It is often combined with prepared chalk and cinnamon, and administered in diarrhea, especially in the treatment of children. in large doses it acts as a cathartic , and secondly as a tonic and astringent. In small doses it acts as a laxative or aperient, and as a tonic or stomachic, and astringent.

1898: Felter and Lloyd – RHEUM (U.S.P.) – RHUBARB
Action, Medical Uses, and Dosage – Rhubarb is cathartic, astringent and tonic; as a cathartic, it acts by increasing the muscular action of the intestines, rather than by augmenting their secretions, and effects the whole intestinal canal, especially the duodenum. Its cathartic effect is succeeded by a milk astringency, which has gained for rhubarb the reputation of being secondarily a calmative, as well as a stimulant of the digestive canal; with its astringent influence, it likewise exerts for the most part, a tonic action on the stomach, improving the appetite and digestive powers. It is absorbed in the course of its operation, making the serum of the blood yellow, the sweat tawny, and the urine red, which may be distinguished from bloody urine by heating it. If blood be present it will coagulate, and remove the red color, which will not happen if the tint be owing to rhubarb. Rhubarb applied moist to the skin, or when used to dress ulcers, as it sometimes is, has produced its peculiar purgative effects. Rhubarb is much used as a laxative for infants, in many infantile diseases; its mildness and tonic qualities rendering it peculiarly applicable, especially when enfeebled digestion an dirritation of the alimentary canal are present. In acute or chronic diarrhoea or dysentery, in convalescence from exhausting diseases, and in some irritable habits, where the mildest of all other laxatives are apt to excite hypercatharsis, rhubarb is an appropriate medicine. Its combination with soa or an alkali tends to counteract its astringent effects, and it thus becomes valuable in cases of constipation. It is useful in all cases of fecal accumulations, as it produces fecal, more than watery discharges. Sometimes it produces griping, which may be obviated by aromatics. The following pill I have found very beneficial in dyspepsia attended with constipation, chronic diarrhoea and dysentery, habitual constipation, hepatic derangements, piles, etc.: Take extract of rhubarb, extract of leptandra, hydrochlorate of berberine, and castile soap, of each, 1/2 drachm. Mix them well together, and divide into 30 pills. Of these, 1, 2, 3, or 4 may be taken daily, sufficient to keep the bowels regular, without causing catharsis. When more than 1 are required daily, they should be given in doses of 1 pill at a time at regular intervals through the day (J. King). Prof. Locke recommends it in the constipation of dyspeptics with hepatic torpor, combining the neutralizing cordial with specific podophyllum or aloes. He also recommends it in gout and rheumatism with constipation, and as a gentle laxative after parturition. The cordial is recommended in the nursing sore mouth of infants. Rhubarb is efficient in the bowel disorders following the excessive use of alcoholics. The following is efficient during convalescence from delirium tremens: R Leptandra, rhubarb, gentian aa, in powder, 3i; ginger, 3ii; diluted alcohol, Oj. Macerate. Sig. Dose, 1 teaspoonful (Lock). Rhubarb is generally contraindicated in severe febrile or inflammatory affections. Toasting dissipats its purgative property considerably, but without diminishing its astringency, and it is, thus prepared, recommended by some practitioners in diarrhoea, dysentery, cholera morbus, and other diseases where astringents are indicated. In the ordinary summer diarrhoea of both children and adults, and particularly when an acid condition presents, the neutralizing cordial (Locke’s formula preferred) is a most excellent corrective.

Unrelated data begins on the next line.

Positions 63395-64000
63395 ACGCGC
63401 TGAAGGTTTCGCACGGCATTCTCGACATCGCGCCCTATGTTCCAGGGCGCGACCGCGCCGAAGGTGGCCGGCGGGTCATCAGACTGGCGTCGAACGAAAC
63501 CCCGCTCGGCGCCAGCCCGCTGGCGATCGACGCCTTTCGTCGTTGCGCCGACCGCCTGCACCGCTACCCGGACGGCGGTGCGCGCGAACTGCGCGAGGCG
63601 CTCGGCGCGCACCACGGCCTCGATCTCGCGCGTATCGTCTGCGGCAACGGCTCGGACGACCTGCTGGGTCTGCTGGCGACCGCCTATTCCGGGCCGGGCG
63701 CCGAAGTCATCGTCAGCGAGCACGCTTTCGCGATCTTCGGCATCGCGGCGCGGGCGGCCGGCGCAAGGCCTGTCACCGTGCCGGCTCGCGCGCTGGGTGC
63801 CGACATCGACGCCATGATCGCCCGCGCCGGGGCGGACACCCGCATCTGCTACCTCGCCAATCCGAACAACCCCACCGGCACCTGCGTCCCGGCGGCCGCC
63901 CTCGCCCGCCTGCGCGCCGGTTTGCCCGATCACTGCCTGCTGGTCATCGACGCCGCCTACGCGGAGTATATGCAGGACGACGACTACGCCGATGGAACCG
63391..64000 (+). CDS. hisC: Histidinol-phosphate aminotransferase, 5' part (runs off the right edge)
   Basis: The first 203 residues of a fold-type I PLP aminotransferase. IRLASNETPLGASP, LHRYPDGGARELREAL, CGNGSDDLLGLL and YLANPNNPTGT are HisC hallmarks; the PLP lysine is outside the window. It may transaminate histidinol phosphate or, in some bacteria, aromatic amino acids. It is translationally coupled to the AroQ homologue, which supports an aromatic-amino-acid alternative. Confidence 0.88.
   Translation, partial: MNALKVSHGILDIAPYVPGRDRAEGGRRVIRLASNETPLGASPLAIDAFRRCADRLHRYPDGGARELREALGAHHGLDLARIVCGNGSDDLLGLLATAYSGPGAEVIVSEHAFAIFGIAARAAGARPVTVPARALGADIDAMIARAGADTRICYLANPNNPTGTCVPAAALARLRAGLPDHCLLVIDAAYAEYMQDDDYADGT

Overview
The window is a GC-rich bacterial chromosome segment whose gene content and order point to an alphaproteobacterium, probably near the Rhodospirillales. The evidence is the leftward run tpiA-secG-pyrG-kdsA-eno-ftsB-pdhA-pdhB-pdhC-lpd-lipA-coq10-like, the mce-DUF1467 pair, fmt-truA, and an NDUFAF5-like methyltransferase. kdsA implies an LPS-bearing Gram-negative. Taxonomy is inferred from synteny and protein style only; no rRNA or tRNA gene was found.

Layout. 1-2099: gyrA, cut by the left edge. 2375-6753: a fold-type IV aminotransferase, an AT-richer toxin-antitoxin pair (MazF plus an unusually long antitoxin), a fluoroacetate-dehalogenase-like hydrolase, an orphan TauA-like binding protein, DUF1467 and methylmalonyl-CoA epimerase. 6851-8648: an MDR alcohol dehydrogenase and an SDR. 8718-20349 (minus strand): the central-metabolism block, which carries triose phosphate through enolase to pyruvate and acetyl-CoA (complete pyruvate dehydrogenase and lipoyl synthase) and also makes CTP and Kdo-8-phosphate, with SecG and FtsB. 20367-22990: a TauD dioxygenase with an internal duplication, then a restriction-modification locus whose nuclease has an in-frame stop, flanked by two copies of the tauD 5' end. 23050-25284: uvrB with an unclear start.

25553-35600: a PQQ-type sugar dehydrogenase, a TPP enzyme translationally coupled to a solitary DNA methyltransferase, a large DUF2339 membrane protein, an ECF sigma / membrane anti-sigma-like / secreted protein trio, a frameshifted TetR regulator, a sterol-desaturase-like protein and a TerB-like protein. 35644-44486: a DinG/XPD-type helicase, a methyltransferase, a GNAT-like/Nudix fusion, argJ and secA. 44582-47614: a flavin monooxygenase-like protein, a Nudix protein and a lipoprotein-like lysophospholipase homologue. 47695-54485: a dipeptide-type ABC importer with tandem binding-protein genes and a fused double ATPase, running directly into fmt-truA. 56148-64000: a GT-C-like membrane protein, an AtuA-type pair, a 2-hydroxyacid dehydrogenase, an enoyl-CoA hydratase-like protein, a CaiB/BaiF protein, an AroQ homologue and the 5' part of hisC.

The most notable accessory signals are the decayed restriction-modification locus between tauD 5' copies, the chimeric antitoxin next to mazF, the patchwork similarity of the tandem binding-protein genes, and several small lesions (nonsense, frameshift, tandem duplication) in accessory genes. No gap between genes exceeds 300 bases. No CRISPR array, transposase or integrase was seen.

Specifically rhubarb is employed for a different action from that given above which represents the old but excellent uses of the drug. The specific object sought is the control of gastro-intestinal irritation, and this is nicely accomplished by the use of small doses of specific rheum. The red-pointed tongue, evidencing gastro-intestinal irritation, is the direct indication for its use. Add to this vomiting, nervous irritability as manifested by restlessness, screaming and convulsive muscular contractions, and the specific field of rhubarb is clarly set forth. The common method of administration is as follows: R Specific rheum, 3i; water, 3iv. Dose, a teaspoonful every 1/2 or 1 hour. The same doses given less often act as ane xcellent gastro-intestinal tonic, giving better digestion and controlling the papescent diarrhoea of indigestion when present. In chronic constipation with a sense of constriction in stomach and bowels and contraction of the abdominal muscles, 10 drops of specific rheum may be given in full glass of cold water in the morning. Fatty inunction of the abdomen adds to its efficacy. In conjunction with cod-liver oil and phosphorus preparations Prof. Scudder administered rhubarb where an “increased nutrition of nerve tissue” was demanded.